Real Madrid and Spain legend Sergio Ramos once famously said, "Football is to unite, not separate."
A beautiful implication of the World Cup winner's quote was witnessed in the Bhutanese capital of Thimphu on Sunday when India beat Bangladesh in the South Asian Football Federation (SAFF) Under-16 Championship final. It was forward Bharat Lairenjam and midfielder Levis Zangminlun, both from the ethnic-violence-torn Manipur, who scored in either half of the game to hand India the title.
When a visibly delighted Bharat ran towards Levis to celebrate the latter finding the net, it was symbolic of the entire country's expectation and hope for Manipur. Because Bharat, who is a Meitei and Levis, a tribal Kuki, did not let the tensions between their communities come in the way of ensuring glory for India at the tournament.
During his post-match media interaction, Bharat, who hails from Bishnupur district’s Nambol, said, "My teammate, Levis, told me before the match that I should score to win the match. And his second goal was a crucial one for India to grab the championship title. I rushed towards him and gave him a tight hug to celebrate the goal."
“Though players belong to different communities in the team, we mingle together happily in good team spirit," he told The Shillong Times. Bharat added that he would like to see Manipur returning to normalcy.
Levis was equally positive in his outlook. "Football served as their (his teammates) common passion, uniting and allowing them to set aside their differences," the report quoted the youngster hailing from Churachandpur as saying.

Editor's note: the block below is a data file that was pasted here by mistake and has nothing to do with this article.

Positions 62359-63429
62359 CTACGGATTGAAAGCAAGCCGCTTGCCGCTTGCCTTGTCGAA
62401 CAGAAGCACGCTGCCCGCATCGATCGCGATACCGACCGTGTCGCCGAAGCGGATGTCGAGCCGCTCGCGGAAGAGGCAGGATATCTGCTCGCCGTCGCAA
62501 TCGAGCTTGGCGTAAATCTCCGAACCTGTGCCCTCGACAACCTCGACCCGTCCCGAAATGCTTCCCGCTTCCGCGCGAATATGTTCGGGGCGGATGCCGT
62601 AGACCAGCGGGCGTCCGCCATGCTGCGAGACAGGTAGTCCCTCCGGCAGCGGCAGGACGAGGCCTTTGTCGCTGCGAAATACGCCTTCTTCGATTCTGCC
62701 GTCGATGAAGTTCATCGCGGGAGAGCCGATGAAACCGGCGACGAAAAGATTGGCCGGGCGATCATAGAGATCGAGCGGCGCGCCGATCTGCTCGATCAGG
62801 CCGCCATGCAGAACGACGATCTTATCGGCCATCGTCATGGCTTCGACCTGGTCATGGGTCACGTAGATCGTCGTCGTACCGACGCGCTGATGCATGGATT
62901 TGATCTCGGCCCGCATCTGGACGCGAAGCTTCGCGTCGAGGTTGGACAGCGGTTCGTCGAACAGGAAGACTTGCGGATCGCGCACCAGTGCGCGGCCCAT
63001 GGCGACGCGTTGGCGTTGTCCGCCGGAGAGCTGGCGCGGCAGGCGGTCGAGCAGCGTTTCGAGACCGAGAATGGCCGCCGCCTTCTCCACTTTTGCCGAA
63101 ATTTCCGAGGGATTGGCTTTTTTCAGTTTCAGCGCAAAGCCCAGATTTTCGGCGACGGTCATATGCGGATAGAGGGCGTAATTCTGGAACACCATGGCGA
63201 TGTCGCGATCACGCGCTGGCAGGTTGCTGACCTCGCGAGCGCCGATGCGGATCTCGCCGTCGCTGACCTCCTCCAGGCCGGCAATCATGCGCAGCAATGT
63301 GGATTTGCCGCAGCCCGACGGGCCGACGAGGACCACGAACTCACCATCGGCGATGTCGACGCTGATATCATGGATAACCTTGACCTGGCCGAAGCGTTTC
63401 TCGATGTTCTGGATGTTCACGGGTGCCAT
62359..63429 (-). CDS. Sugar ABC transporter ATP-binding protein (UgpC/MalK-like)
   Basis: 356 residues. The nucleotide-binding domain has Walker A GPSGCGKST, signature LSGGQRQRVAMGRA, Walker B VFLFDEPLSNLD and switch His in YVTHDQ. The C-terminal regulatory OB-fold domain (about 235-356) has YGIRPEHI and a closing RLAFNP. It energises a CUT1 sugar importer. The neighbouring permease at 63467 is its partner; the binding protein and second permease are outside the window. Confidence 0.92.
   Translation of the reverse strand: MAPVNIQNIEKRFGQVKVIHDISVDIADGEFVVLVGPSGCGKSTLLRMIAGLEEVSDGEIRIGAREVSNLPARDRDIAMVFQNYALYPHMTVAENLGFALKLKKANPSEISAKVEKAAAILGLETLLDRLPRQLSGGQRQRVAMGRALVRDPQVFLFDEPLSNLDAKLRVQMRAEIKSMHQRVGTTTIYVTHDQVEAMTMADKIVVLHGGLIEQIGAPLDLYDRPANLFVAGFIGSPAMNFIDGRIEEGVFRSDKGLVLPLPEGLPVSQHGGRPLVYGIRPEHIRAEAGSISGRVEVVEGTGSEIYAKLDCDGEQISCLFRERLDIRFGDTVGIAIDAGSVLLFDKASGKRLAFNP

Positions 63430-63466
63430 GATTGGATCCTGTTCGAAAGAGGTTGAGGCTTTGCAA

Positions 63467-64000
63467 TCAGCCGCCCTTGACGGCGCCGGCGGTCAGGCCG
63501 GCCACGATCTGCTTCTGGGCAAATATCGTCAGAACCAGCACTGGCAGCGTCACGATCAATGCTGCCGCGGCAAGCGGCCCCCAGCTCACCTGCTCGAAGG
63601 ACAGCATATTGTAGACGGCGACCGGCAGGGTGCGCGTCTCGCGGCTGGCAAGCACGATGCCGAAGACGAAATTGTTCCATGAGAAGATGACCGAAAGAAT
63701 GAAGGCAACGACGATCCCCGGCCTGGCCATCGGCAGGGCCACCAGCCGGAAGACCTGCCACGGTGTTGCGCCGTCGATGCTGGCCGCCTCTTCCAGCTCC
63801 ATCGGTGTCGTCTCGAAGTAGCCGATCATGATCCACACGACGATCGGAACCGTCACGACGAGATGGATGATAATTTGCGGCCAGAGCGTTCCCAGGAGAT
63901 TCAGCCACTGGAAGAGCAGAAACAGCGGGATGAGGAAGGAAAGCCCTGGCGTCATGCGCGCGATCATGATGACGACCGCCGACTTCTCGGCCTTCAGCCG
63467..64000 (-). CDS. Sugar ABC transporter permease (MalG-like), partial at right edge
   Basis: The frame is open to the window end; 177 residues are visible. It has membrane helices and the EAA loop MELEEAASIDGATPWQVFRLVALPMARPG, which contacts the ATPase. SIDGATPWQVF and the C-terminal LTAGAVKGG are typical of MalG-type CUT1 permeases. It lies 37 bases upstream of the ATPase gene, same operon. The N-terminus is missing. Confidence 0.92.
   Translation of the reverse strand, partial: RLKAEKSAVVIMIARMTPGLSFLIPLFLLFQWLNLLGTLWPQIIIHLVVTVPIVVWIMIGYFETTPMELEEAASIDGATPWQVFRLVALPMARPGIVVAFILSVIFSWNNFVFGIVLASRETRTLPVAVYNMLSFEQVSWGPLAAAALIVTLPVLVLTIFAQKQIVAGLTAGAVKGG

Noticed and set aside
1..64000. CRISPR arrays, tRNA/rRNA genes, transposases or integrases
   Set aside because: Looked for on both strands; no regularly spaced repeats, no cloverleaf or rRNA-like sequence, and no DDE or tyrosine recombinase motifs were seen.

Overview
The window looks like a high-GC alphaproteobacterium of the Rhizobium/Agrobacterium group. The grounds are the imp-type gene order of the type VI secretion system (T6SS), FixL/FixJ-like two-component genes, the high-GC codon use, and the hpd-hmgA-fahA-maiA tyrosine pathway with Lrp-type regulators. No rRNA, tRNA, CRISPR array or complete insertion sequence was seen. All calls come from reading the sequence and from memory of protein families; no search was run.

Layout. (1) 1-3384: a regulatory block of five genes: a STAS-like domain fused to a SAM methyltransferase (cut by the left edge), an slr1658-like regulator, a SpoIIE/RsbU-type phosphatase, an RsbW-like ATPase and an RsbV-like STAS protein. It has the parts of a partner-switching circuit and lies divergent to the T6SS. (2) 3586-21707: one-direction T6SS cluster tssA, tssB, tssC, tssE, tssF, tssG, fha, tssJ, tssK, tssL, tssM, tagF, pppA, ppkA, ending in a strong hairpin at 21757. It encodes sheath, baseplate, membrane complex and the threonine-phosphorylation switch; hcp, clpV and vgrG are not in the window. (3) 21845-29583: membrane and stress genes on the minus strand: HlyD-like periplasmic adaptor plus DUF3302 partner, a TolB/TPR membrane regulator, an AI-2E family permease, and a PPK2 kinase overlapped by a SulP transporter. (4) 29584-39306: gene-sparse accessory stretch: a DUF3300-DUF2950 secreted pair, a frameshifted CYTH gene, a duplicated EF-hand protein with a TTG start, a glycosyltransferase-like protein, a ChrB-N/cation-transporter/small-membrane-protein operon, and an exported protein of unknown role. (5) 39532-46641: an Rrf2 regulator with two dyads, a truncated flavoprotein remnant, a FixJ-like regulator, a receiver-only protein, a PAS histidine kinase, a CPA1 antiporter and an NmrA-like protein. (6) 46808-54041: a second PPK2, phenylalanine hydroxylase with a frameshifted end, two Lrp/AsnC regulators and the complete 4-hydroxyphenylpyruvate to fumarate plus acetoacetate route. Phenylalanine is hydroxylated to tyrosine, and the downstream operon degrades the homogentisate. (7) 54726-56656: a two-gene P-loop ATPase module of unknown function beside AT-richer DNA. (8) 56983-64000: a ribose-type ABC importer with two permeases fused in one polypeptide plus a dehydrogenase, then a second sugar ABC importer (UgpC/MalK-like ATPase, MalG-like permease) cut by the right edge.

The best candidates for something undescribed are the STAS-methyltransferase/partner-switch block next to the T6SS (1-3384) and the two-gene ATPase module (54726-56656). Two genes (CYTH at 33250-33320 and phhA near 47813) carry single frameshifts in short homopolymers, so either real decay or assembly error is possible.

While Bharat's goal came in the eighth minute of the game, Levis found the back of the net in the 74th minute.
Interestingly, 16 of the 23-member victorious Indian squad were Manipuris. The violence back home didn't deter the boys—11 Meitis, 4 Kukis and one Manipuri Muslim—from working as a single unit. It was Abbas Shingjamayum, the Manipuri Muslim member of the squad who reportedly bagged the “Most Valuable Player” and Top Scorer (with three goals) awards in the championship. “We didn’t talk even an iota about conflict in Manipur, and instead focused on football and team spirit,” he said.
More than 180 people have been killed and several hundred injured since ethnic violence broke out in Manipur early in May when a 'Tribal Solidarity March' was organised in the hill districts to protest against the majority Meitei community's demand for Scheduled Tribe status.
Meiteis account for around 53 per cent of Manipur's population and live mostly in the Imphal valley, while tribals, including Nagas and Kukis, constitute 40 per cent and reside mostly in the hill districts.